Date of this Version
The ANNALS of the American Academy of Political and Social Science
The transformation of television has altered the capacity of the state to control the agenda for making war, convening peace, and otherwise exercising its foreign policy options. In the age of the state gatekeeper, there was at least the illusion (and often the reality) that the government could substantially control the flow of images within its borders. With transformations in television systems, national systems of broadcast regulation have declined, replaced by transnational flows of information where local gatekeepers are not so salient. The rise of satellites with regional footprints and the spread of the Internet give governments the ability to reach over the heads of the state and speak directly to populations. Both receiving and sending states will have foreign policies about the meaning of the right to receive and impart information and the extent to which satellite signals can be regulated or channeled.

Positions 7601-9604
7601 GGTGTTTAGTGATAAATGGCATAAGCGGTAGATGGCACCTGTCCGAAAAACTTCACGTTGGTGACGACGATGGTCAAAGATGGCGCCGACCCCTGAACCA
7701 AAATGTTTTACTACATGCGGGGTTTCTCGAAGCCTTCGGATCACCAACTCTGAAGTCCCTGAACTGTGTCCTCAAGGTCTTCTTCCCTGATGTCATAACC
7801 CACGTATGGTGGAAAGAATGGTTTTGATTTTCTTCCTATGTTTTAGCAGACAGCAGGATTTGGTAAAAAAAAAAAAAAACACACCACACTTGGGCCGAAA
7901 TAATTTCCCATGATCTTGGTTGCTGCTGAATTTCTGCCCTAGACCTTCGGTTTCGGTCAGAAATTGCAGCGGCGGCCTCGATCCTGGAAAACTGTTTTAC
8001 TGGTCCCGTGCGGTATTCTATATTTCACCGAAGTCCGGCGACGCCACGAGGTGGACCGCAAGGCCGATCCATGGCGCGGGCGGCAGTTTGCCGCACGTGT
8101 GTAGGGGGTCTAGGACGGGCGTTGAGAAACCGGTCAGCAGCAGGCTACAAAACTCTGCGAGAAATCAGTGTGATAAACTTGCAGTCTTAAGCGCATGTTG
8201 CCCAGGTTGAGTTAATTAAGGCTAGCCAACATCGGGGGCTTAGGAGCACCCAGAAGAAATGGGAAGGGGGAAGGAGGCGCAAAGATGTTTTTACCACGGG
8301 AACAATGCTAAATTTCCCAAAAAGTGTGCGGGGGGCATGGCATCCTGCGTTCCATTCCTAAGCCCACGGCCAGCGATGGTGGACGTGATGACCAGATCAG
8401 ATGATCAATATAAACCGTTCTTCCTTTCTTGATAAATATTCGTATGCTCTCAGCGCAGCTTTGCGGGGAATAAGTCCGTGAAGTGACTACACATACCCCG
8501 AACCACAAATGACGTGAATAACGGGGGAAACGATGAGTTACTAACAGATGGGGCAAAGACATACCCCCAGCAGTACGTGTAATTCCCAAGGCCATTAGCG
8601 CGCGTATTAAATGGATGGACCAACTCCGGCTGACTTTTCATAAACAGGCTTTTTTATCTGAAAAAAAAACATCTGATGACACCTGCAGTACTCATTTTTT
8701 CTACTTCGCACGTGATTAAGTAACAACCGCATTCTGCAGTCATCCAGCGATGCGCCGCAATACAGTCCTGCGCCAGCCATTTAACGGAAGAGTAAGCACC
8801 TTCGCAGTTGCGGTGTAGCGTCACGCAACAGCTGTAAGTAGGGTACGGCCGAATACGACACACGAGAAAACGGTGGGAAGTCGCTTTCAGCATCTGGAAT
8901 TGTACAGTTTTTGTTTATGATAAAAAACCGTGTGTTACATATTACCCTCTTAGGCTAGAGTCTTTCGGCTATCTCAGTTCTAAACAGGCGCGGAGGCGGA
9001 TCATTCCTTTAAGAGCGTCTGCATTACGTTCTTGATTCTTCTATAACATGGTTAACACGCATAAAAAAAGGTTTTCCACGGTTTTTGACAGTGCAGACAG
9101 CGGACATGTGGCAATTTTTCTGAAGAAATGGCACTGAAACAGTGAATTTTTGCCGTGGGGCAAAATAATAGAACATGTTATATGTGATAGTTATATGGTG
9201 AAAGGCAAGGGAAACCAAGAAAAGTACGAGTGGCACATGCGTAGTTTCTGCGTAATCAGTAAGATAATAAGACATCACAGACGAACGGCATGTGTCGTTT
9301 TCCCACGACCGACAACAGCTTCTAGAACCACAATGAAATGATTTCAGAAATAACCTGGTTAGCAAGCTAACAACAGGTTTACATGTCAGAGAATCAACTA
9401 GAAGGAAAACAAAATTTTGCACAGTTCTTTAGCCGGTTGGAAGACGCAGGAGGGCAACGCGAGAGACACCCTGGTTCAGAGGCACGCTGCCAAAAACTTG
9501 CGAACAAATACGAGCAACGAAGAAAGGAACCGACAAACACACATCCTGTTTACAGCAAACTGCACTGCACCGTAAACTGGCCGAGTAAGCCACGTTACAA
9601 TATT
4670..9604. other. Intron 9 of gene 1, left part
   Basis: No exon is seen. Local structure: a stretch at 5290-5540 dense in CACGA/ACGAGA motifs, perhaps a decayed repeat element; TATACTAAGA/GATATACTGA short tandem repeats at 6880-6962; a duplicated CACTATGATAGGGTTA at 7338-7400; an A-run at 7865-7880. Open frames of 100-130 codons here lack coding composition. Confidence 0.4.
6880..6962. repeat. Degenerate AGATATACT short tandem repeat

The final, definitive version of this article has been published in the Journal, The ANNALS of the American Academy of Political and Social Science, Vol 625/No 1, 2009, © SAGE Publications, Inc., 2009, by SAGE Publications, Inc. at the The ANNALS of the American Academy of Political and Social Science page: http://ann.sagepub.com/ on SAGE Journals Online: http://online.sagepub.com/
diplomacy, public diplomacy, CNN effect, international broadcasting, free flow of information
Price, M. (2009). End of TV and Foreign Policy. The ANNALS of the American Academy of Political and Social Science, 625 (1), 196-204. https://doi.org/10.1177/0002716209338701
Date Posted: 02 February 2010
This document has been peer reviewed.